by Greg Mayer
Jerry has recently noted a forthcoming book on the Cambrian by the infamous Stephen Meyer. There is a brand new book, The Cambrian Explosion, by the famous Douglas Erwin of the USNM and even more famous James Valentine of UC-Berkeley, that you might want to read if you really want to learn something about this period in the history of life.
Just published in January, you can see by the cover it’s got some great art work, and the publisher, Ben Roberts, has made chapter one and more of the art available at their website (after clicking, scroll down for art; it’s cheaper than Amazon there, too). Another fairly recent book on the Cambrian Explosion covers the very exciting recent discoveries in the Chengjiang of China, The Cambrian Fossils of Chengjiang, China by X.-Q. Hou and colleagues.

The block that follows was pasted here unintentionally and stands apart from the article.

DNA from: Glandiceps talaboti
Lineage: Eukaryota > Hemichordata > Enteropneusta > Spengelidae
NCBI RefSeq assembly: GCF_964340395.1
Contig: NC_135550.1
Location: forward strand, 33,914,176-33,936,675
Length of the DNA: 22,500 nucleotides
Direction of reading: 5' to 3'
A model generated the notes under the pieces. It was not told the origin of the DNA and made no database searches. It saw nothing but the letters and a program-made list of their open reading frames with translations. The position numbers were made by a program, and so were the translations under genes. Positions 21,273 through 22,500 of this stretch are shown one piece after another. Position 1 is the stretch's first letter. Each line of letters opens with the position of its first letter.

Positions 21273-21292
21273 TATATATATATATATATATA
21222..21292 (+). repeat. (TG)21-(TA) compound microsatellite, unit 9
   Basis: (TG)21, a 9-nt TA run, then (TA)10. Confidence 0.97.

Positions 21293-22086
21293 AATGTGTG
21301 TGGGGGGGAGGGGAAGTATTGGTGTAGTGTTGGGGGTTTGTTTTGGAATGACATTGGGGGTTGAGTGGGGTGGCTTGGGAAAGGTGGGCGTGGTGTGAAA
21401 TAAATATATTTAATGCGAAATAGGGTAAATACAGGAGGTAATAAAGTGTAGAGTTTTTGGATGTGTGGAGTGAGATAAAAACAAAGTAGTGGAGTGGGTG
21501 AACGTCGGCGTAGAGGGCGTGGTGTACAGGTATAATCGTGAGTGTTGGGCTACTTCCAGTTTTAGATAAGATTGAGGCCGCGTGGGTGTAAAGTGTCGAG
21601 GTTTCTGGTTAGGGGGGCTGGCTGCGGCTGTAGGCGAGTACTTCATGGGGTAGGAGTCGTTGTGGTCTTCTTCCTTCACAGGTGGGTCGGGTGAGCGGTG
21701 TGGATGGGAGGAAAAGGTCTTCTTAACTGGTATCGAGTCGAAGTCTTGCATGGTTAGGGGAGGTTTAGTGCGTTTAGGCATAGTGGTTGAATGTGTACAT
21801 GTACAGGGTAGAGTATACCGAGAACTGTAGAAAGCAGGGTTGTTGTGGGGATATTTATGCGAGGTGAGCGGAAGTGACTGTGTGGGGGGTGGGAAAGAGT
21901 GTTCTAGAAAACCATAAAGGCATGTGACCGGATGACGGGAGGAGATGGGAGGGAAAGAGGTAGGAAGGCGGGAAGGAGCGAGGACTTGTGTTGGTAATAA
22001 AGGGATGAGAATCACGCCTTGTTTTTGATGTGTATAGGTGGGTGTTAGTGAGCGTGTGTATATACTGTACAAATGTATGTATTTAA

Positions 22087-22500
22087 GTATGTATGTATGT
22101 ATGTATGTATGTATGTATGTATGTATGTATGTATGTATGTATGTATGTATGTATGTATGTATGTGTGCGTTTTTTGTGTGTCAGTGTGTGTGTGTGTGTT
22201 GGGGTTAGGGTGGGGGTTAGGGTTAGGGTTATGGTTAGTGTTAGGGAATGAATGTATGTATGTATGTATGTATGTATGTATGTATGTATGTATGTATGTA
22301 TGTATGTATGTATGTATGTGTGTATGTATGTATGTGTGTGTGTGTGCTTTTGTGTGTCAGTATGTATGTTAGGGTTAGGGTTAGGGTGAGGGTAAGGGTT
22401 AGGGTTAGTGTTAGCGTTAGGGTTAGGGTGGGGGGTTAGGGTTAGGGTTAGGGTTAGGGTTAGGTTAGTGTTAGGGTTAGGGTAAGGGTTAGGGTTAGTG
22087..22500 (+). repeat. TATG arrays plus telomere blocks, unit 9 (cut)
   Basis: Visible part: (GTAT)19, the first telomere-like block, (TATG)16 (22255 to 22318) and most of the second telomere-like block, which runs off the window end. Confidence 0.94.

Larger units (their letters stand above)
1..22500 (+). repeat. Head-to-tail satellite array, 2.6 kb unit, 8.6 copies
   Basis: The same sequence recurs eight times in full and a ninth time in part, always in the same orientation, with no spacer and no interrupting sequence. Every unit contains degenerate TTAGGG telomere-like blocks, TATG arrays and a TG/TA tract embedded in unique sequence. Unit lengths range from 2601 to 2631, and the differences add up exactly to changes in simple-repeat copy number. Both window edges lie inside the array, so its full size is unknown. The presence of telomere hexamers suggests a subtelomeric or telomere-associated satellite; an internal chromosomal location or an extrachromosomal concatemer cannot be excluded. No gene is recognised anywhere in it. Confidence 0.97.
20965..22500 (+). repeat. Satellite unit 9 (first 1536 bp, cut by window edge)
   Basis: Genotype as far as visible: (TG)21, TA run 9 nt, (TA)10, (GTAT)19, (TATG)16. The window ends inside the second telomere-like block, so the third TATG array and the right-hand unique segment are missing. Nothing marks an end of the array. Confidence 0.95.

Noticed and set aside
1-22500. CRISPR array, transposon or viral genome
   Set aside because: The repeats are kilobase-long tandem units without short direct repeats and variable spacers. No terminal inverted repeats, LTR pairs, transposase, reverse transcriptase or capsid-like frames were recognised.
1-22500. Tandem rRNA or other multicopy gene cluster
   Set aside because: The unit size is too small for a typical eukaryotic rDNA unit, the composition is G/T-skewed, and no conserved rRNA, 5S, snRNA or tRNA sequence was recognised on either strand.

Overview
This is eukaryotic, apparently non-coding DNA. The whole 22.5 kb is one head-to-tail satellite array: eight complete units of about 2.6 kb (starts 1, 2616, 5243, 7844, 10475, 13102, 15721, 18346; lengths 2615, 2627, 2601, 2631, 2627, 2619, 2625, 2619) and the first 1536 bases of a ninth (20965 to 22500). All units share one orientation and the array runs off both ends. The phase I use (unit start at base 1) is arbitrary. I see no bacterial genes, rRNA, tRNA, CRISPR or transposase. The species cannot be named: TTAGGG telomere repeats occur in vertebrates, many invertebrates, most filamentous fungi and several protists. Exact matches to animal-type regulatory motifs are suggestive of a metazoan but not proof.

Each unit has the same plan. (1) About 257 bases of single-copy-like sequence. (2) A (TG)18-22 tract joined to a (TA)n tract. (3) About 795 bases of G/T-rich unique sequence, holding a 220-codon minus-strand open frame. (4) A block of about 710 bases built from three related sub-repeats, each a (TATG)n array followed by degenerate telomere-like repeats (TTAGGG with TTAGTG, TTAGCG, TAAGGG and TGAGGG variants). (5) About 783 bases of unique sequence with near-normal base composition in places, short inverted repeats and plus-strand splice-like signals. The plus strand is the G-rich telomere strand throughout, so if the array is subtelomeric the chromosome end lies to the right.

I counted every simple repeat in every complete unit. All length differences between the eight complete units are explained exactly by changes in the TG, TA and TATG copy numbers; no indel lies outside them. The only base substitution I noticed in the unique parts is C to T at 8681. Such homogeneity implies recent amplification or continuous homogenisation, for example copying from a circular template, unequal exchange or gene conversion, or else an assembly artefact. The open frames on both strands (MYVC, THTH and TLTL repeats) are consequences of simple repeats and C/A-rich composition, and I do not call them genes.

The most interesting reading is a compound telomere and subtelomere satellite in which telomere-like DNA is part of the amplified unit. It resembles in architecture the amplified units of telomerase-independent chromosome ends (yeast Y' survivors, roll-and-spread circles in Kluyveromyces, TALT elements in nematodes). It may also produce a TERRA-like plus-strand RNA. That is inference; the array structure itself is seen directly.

The Chengjiang is especially exciting for me, because it has revealed a variety of chordates, which are much less diverse in the previously best known Cambrian locality, the Burgess Shale of British Columbia. There are some older books about the Burgess Shale, including The Fossils of the Burgess Shale, by Derek Briggs and colleagues, with great photos by Chip Clark, and The Burgess Shale by Harry B. Whittington, the late dean of Burgess Shale studies. There are also the more polemical Wonderful Life by Steve Gould, and The Crucible of Creation by Simon Conway Morris.